Gokul Krishnamurthy
Aug 26, 2013

Opinion: Applying the ‘gender sensitivity’ filter to ads

Consumers will scrutinise ads increasingly, and brands that seem insensitive will get voted against.

Opinion: Applying the ‘gender sensitivity’ filter to ads

In a recent issue of Campaign India, we announced that we’d be launching a ‘Gender Sensitivity Score’ for ads soon. While it is restricted to television commercials (as are most campaigns published in this magazine presently), it is a start. And like with most good things kicking off, this too met with cynicism, criticism, et al.

We were asked, “What difference can a ‘Gender Sensitivity Score’ make?”

We were told, “Don’t you think ad agencies are already aware of sensitivity issues? They don’t need one more person to remind them.”

Also, it was alleged that an NGO view of things would be ‘skewed’ and ‘impractical’.

And we heard this too: “We are already grappling with so many issues related to client approvals and what not. This will create one more opportunity for the work to be criticised.”

In other words, the contention was that this will create another tick-box, and come in the way of ‘creativity’.

After considering each of these arguments and more, we humbly submit that the creation of such a ‘Score’ is as much an opportunity to be appreciated as it is to be criticised. And this criticism, if anything, is an opportunity to open the mind up to the issue of gender sensitivity in communication, ads included.

We’ve just received a note on a BCCC advisory to channels to not portray acid attacks, and of a couple of channels being imposed a financial penalty for breaching the content code.

There is increasing awareness among consumers and emphasis by regulatory bodies including the government, on sensitive portrayal of women. The voices against stereotyping or objectification of women are being heard more and are ringing louder. It makes sense for brands and their agency partners to stay alive to these voices and be ahead of the curve.

I personally hold the view that ads are dealt with far more severely than other forms of content (like film and television and even the printed word). And there are more informed schools  of thought that believe they should be censored more strictly - being involuntarily viewed, unrestricted content on mass media used to sell products and services. But that’s another debate altogether.

The fact remains that ads will get increasingly scanned and scrutinised, and brands will get increasingly punished and voted against. On the other end, brands that are in sync with the sentiments of the nation, will get voted for. In the interest of societal good and in their own interest, it therefore makes sense for brands to take the lead.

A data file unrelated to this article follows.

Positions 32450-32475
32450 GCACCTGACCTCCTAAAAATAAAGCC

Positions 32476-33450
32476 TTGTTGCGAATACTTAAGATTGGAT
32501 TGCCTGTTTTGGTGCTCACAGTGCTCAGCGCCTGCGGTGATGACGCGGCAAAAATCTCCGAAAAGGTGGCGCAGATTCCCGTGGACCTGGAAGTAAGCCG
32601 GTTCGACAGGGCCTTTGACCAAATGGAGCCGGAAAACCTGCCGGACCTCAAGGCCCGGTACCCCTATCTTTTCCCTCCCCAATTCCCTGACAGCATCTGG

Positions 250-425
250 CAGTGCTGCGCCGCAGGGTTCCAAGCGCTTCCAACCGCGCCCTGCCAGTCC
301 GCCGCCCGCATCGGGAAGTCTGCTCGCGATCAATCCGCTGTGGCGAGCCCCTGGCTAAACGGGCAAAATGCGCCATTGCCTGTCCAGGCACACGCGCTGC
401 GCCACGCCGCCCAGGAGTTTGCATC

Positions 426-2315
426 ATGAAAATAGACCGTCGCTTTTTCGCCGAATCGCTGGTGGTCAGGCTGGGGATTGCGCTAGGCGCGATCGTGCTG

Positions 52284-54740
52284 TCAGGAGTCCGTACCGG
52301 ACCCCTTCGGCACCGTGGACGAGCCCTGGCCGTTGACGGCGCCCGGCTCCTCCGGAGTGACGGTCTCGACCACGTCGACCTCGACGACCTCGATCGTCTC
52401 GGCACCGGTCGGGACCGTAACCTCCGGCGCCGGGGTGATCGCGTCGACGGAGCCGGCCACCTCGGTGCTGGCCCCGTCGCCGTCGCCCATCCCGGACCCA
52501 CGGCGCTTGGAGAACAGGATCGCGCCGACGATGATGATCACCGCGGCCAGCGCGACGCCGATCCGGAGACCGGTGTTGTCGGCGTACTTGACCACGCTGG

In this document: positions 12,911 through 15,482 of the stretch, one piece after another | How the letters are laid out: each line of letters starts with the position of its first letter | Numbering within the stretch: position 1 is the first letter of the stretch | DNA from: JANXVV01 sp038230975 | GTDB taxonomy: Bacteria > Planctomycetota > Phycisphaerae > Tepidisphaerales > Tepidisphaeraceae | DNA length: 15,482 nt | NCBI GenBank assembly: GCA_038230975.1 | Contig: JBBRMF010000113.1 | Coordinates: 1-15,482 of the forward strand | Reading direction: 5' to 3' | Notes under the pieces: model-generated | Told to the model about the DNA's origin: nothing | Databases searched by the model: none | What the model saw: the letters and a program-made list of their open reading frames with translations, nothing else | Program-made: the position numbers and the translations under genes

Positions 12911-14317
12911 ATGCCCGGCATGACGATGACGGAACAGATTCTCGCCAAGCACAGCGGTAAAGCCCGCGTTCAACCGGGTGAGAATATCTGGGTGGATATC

On an NGO’s views being ‘impractical’, we submit that it’s another perspective and one rooted in reality. It needs to be heard simply because while it seems like it’s coming from another planet, it’s coming from the ground beneath our feet. Which explains Laadli’s point of view being featured as the third voice in our Private View (ad reviews) segment beginning with this issue of Campaign India. 

When asked about what is gender sensitive or insensitive about a certain ad, we often have no response, because we have not applied the ‘Gender Sensitivity’ filter to it. It’s not that we’re pointing a finger at anyone – I am as guilty of not being conscious of how we portray women. There has to be a conscious effort to pass the piece of work through this filter, for us to be aware of what we end up creating or viewing and reviewing, and the ramifications. Hence the ‘Gender Sensitivity Score’ and comments from those reviewing it. Over a period of time, the belief is that most creatives will end up ticking this box in their subconscious, if they haven’t already.

We need to thank Mr Ramesh Narayan for having initiated the ‘Gender Sensitivity Score’. And to Onads Communications’ Jignesh Maniar and Yang’s (Saints and Warriors) Sanjay Sharma for helping us take the first steps. As for Dr Sharada from Population First (Laadli), we’re hoping this is the beginning of a long and meaningful journey together.

There are certain things that enrich what we do for a living more than any amount of money ever could. This is one of them.

(The author is editor, Campaign India. This appeared in the issue of Campaign India dated 23 August 2013.)

Campaign India

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